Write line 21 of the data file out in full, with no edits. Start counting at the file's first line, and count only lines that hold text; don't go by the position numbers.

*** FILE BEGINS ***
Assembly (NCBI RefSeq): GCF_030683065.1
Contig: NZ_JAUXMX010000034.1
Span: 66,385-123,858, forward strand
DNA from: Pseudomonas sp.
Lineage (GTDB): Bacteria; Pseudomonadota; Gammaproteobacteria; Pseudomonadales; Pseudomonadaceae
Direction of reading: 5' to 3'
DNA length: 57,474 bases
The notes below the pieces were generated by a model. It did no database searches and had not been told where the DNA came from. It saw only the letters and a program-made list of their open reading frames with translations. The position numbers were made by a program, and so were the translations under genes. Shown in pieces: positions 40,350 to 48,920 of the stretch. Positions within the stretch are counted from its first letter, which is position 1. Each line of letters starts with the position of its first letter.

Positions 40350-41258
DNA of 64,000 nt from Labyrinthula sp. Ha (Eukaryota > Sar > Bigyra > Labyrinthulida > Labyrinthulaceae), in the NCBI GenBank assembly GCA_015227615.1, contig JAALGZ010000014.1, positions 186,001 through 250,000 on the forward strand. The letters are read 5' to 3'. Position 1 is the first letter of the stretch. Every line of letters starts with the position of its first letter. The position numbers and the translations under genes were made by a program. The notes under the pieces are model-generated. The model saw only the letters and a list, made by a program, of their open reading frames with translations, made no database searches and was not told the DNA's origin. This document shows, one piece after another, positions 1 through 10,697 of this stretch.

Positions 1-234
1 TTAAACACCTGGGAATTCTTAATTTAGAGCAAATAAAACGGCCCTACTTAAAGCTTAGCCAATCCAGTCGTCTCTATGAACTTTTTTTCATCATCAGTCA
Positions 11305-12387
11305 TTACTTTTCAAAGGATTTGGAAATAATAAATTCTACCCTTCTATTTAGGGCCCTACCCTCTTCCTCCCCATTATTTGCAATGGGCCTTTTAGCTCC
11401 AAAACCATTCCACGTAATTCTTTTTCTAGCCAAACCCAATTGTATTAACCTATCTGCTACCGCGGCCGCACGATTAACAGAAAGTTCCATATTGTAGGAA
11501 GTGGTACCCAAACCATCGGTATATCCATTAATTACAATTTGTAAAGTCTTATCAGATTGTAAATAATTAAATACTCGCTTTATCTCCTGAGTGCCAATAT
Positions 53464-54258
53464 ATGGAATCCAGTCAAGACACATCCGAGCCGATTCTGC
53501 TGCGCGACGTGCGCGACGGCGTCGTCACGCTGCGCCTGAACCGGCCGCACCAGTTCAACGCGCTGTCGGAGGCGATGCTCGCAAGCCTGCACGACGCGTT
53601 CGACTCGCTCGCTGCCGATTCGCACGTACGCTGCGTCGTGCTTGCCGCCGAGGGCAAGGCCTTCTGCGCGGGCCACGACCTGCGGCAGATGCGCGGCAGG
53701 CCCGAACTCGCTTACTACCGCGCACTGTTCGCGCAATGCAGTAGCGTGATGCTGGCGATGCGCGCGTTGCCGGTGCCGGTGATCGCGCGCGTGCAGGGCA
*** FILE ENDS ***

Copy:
53701 CCCGAACTCGCTTACTACCGCGCACTGTTCGCGCAATGCAGTAGCGTGATGCTGGCGATGCGCGCGTTGCCGGTGCCGGTGATCGCGCGCGTGCAGGGCA